My recommended takeaway from the book is never accept a blanket theory or simplified solution from a politician (or other economists) regarding poverty again. There are many things that can help, but none is a genius solution. Every single thing you can think of can probably help, but instead of choosing the cool one of the day (microfinance! government subsidies! education! first world aid!), we must realize that these are all required to slowly help people from their poverty traps. Beyond this, embrace a more empathic understanding of the poor all over the world.

Here are 10 things to learn from Poor Economics (these are quotes with my comments in []):

1) Economists (and other experts) seem to have very little useful to say about way some countries grow and others do not … But the truth is, we are largely incapable of predicting where growth will happen, and we don’t understand very well why things suddenly fire up.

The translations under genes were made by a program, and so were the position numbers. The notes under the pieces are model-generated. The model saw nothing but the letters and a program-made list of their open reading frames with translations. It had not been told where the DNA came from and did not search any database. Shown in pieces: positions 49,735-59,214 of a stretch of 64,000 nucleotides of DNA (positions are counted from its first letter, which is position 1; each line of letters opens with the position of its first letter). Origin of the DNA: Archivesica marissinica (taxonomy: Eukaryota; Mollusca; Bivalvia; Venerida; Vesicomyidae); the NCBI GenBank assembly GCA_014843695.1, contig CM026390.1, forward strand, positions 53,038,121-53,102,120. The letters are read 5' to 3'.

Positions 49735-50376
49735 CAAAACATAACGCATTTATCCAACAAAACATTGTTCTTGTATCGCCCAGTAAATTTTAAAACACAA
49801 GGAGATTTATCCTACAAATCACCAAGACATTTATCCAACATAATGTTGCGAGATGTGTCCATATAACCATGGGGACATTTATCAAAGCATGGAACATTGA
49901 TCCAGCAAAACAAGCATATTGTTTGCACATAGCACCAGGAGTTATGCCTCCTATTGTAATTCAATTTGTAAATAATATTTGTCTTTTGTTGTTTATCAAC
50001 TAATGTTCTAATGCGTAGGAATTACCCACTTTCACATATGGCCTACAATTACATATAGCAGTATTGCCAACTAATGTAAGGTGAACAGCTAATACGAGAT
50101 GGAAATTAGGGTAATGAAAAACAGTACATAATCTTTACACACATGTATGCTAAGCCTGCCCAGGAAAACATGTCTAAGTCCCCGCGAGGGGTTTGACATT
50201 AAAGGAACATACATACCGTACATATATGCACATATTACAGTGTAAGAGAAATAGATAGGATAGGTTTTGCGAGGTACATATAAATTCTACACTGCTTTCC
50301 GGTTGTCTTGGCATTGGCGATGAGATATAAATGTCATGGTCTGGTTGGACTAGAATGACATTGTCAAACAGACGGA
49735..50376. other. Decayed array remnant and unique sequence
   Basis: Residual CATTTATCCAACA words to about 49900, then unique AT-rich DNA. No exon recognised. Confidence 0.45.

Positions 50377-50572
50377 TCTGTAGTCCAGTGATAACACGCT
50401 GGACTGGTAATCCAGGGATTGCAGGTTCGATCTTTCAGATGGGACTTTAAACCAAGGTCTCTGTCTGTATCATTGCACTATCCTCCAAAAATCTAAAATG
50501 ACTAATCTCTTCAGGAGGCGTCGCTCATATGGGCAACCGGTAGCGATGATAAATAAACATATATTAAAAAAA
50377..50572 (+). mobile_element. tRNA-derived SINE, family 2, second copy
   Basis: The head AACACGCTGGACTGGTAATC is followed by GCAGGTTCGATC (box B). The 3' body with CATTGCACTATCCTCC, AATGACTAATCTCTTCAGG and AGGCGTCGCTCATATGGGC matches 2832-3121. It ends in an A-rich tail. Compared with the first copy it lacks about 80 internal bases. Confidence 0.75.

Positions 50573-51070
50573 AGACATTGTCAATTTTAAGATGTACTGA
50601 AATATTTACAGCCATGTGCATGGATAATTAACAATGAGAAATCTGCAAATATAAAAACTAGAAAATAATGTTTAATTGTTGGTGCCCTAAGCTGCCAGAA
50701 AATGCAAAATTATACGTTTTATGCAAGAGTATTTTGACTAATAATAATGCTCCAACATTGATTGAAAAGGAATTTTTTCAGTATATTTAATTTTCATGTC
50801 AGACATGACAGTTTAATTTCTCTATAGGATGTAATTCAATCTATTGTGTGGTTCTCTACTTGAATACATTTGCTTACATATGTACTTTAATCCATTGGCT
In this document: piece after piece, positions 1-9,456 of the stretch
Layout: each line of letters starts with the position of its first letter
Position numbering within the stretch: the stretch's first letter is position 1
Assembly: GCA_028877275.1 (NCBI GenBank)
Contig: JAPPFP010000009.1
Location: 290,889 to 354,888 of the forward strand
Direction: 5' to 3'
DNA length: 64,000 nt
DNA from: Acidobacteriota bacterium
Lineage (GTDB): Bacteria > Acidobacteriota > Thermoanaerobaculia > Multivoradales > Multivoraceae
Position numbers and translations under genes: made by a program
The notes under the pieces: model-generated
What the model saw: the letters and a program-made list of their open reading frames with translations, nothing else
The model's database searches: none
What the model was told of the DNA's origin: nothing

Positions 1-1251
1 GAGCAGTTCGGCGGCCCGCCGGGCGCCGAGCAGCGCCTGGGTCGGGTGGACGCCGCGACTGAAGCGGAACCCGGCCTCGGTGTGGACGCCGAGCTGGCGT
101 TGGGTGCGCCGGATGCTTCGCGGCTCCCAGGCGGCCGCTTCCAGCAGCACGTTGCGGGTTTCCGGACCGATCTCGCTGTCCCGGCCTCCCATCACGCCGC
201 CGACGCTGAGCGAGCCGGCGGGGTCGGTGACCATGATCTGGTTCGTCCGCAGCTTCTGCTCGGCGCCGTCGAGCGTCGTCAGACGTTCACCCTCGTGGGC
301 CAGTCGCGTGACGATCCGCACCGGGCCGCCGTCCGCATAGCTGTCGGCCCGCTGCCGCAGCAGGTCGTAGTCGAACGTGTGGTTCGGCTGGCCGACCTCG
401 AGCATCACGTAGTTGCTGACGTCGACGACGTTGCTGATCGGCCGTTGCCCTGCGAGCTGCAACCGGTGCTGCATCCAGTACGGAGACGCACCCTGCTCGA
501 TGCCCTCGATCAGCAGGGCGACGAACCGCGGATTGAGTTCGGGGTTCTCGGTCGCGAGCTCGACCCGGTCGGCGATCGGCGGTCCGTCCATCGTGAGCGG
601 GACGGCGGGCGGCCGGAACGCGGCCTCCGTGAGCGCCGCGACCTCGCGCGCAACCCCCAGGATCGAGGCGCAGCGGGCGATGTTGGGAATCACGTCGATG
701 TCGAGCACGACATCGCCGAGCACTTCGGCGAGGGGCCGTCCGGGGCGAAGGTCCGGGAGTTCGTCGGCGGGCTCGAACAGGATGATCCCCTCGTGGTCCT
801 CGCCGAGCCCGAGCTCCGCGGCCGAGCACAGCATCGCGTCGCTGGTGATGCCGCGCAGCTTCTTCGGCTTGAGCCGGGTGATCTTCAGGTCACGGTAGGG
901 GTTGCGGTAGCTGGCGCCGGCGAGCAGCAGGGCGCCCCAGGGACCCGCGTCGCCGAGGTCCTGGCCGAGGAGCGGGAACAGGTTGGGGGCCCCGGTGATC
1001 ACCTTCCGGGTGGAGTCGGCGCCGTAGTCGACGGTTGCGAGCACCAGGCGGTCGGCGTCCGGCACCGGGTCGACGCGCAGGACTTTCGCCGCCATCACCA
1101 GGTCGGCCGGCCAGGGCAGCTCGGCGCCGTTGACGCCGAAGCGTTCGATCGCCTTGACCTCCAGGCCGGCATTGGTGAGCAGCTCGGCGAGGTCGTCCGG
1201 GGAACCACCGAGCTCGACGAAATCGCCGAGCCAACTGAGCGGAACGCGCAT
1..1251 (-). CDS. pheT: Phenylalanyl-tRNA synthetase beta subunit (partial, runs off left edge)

2) … although we have no magic bullets to eradicate poverty, no one-shot cure-all, we do know a number of things about how to improve the lives of the poor. In particular, five key lessons emerge.

First, the poor often lack critical pieces of information and believe things are not true [examples: benefits of immunizing children; value of education, even just a few years; what politicians actually do; how HIV is contracted] … Citizens who vote in the dark are more likely to vote for someone of their ethnic group [reasoning that at least someone of the same group may provide a little help], at the cost of increasing bigotry and corruption … an information campaign must have several features: It must say something that people don’t already know … must do so in an attractive and simple way … must come from a credible source.

3) Second, the poor bear responsibility for too many aspects of their lives. The richer you are, the more the “right” decisions are made for you. The poor have no piped water, and therefore do no benefit from the chlorine that the city government puts into the water supply. [think of this as, in the United States, you are in forced to live a certain way and pay taxes for it. You have clean, running water, fluoride to protect your teeth, mandatory immunizations, taxes to cover Medicare and Social Security retirement. You have to participate in these programs, and in some ways, these protect you from being completely screwed. The poor do not have these programs and suffer in productivity because of extra disease and risk when something bad happens]